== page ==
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    As a carer for a person living with dementia, the needs of the person you care for will often come before your own. You may experience a range of difficult emotions and you may not have the time to do all the things you need to do. Caring can have a big impact on both your mental and physical health, as well as your overall wellbeing.

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Undiagnosed Dermentia ??

Discussion in 'Health and wellbeing' started by gray, Jan 19, 2018.

  1. gray

    gray Registered User

    Feb 2, 2017
    8
    My mother in her 90's has been admitted into hospital like for 3 weeks (do not ask for story) she still has not been assessed by memory clinic. But psychiatric nurse has said the problem is undiagnosed ? Our family all believe it is dermentia. A doctor reported it to be Lewy Body, but did not confirm it or follow it up.

    Psychiatric nurse has definitely ruled it out, but is she qualified to say that?

    What position does that leave mum ?, as she does not have a diagnosis. Psychiatric nurse and social worker say she needs 24hr care in a home? with the only concern of not being able to get in and out of bed.

    Are they obliged to look at home care as an alternative, with all possible home alterations to accommodate her.

    She would be self financing for care, as she has money and house.

    What 'say' do I have in what happens to my mother.

    Would she be able to get 'NHS Continuing Healthcare' as she has problems with mobility, long term medical, mental disorder, behavioral and cognitive disorder.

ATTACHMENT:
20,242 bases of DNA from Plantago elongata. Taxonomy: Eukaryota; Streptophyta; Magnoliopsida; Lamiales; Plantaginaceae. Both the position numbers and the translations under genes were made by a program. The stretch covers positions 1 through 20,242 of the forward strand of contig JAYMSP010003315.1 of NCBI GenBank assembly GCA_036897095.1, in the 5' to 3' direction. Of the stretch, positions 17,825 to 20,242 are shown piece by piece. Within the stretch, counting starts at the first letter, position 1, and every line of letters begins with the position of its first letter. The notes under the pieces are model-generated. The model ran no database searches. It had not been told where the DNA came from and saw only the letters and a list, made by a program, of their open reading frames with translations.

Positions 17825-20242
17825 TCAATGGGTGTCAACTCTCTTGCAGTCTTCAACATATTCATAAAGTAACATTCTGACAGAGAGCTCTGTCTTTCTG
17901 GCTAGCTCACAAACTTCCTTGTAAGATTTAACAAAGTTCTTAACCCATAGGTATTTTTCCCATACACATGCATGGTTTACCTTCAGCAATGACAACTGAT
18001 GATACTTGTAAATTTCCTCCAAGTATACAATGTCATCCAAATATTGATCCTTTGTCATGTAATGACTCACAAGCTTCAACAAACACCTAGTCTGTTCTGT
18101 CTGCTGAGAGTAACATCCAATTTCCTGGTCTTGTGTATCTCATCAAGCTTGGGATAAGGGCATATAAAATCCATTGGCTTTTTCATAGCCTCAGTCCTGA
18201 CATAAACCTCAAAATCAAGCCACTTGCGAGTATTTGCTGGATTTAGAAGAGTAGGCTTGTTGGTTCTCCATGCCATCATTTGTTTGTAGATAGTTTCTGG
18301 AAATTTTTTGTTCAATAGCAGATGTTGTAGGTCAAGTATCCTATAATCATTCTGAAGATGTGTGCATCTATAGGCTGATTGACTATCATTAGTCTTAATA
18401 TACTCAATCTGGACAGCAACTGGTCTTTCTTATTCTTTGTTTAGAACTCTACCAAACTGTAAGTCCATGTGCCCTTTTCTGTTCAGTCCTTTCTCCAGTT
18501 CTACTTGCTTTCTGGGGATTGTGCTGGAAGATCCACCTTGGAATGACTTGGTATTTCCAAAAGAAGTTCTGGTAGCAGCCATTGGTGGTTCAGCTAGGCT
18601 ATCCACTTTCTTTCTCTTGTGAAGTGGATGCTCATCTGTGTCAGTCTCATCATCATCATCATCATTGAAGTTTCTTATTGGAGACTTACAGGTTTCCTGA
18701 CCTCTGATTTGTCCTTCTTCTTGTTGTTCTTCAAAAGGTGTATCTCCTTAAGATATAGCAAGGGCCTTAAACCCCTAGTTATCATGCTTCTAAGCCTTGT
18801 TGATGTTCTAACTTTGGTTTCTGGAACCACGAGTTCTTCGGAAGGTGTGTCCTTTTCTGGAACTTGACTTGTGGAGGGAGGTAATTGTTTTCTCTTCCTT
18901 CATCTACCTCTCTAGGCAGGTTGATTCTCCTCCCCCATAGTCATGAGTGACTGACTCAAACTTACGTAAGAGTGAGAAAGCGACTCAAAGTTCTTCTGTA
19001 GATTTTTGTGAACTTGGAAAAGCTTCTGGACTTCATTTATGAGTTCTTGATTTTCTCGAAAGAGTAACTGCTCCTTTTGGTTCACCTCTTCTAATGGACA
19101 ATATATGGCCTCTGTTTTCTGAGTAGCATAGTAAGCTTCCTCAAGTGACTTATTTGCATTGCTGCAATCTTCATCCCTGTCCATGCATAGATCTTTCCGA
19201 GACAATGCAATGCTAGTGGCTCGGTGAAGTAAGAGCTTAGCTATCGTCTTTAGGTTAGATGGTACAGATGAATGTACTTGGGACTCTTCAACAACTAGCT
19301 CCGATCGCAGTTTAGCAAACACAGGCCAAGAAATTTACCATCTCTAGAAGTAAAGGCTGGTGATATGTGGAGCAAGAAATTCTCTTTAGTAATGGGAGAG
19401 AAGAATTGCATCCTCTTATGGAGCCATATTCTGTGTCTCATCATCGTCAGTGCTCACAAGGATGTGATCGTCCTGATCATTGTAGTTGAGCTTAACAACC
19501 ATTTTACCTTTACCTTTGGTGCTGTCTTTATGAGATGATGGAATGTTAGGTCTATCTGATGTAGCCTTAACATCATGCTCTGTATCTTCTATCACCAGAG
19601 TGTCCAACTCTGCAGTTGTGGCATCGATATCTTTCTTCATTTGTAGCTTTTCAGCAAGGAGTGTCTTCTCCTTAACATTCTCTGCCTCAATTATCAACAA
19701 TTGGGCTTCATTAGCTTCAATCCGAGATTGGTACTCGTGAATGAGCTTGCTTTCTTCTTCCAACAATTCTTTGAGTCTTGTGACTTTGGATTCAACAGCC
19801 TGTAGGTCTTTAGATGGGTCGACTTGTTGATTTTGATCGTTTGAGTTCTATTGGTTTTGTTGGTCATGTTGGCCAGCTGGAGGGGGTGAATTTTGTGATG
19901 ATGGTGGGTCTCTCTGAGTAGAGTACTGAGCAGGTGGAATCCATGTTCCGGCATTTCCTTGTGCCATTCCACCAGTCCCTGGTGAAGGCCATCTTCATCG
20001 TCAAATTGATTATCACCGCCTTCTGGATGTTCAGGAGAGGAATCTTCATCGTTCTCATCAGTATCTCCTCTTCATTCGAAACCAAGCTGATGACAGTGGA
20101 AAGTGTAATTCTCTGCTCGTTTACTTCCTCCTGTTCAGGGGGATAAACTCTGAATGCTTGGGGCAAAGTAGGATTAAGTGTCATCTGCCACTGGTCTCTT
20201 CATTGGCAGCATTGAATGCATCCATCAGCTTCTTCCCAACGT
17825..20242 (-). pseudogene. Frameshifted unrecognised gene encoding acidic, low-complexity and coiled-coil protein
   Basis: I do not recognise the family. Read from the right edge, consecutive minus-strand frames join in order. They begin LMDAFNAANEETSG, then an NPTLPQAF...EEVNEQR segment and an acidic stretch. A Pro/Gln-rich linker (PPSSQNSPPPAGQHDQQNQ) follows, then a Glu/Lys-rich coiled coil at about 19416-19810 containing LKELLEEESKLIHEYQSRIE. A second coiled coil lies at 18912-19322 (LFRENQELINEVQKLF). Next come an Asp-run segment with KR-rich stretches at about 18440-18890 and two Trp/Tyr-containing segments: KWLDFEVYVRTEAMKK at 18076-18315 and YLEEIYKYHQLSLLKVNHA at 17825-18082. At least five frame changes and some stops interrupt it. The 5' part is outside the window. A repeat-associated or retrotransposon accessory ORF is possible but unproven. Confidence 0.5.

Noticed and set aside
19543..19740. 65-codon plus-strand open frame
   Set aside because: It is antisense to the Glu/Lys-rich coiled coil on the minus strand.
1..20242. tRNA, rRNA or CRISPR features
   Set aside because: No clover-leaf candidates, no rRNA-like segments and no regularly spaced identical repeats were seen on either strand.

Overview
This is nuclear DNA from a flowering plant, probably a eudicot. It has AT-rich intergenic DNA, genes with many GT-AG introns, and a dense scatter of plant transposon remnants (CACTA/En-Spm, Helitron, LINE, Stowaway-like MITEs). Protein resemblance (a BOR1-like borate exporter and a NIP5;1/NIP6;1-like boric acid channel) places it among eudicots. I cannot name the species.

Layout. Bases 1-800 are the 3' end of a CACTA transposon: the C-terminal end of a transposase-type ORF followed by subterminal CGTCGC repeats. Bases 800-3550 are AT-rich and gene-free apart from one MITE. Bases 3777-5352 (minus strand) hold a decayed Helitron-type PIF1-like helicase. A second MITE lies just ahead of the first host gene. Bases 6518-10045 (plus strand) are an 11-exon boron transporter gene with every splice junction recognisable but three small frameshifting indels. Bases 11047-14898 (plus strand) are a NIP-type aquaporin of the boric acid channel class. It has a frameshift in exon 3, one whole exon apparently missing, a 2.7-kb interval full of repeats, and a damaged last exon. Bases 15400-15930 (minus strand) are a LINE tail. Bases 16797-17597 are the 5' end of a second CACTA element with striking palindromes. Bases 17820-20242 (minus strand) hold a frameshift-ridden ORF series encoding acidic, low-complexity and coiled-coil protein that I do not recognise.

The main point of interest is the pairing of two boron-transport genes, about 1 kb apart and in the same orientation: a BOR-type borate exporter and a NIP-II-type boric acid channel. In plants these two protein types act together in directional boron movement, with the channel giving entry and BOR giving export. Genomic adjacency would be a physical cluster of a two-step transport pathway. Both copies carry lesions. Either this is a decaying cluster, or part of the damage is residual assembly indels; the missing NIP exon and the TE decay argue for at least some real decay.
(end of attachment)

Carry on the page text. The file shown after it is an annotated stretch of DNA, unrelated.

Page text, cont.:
I need as much advice before meeting on Monday. As we would like to keep her at home, as she had an agreement with dad that they would never go into a care home. Do we have to respect her wishes.
     
  2. LadyA

    LadyA Registered User

    Oct 19, 2009
    13,478
    Ireland
    Welcome, @gray . Oh, if I had a euro for everyone who's loved one did not want to ever go in to full time care - including my late husband! Sadly, while we do our very best, there often comes the dilemma of their needs Vs their wants! If it's not possible to care adequately and safely (both for the person and the carer) at home, then there's no option.
     
  3. copsham

    copsham Registered User

    Oct 11, 2012
    593
    Oxfordshire
     
  4. gray

    gray Registered User

    Feb 2, 2017
    8
    I am right it saying if there is nothing diagnosed then there cannot be a care package. As there is nothing wrong with her.

    The hospital? has said there is nothing physically wrong with her (obviously not seen her).
     
  5. copsham

    copsham Registered User

    Oct 11, 2012
    593
    Oxfordshire
    I was in your position 5 years ago. I really wanted to keep mum at home. She was in hospital for 8 weeks and deteriorated due to lack of care, partly. They said she had vascular dementia then changed their minds and said it was dementia. We got her home, to her home, but it was very stressful. We got full-time nursing assistant care , but it was impossible, as the one individual needed days off and who pops out went a bottle of milk is needed etc, etc

    At about week 4 of being home, my mother said see that picture on the wall, it is like my one at home! It was clear that she did not know where she was and we were keeping her at home for our needs. She went in to a nursing home - part funded and started improving, getting back her mobility and eating properly. For 5 years she has been well cared for, we could really count our blessings. (In the past few weeks the care in the home has fallen apart but thats another story)

    Can your relative give consent to you having power of attorney., do they have That is one route I wish we had gone down. Wish you well with it all.
     
  6. Beate

    Beate Registered User

    May 21, 2014
    11,636
    Female
    London
    No, you don't need anything physically wrong with you to warrant a care package. Dementia falls under social care. Diagnosed or not, if a psychiatric nurse and a social worker say she needs 24 hour care in a home the that will be given a lot of weight, as they don't say that lightly.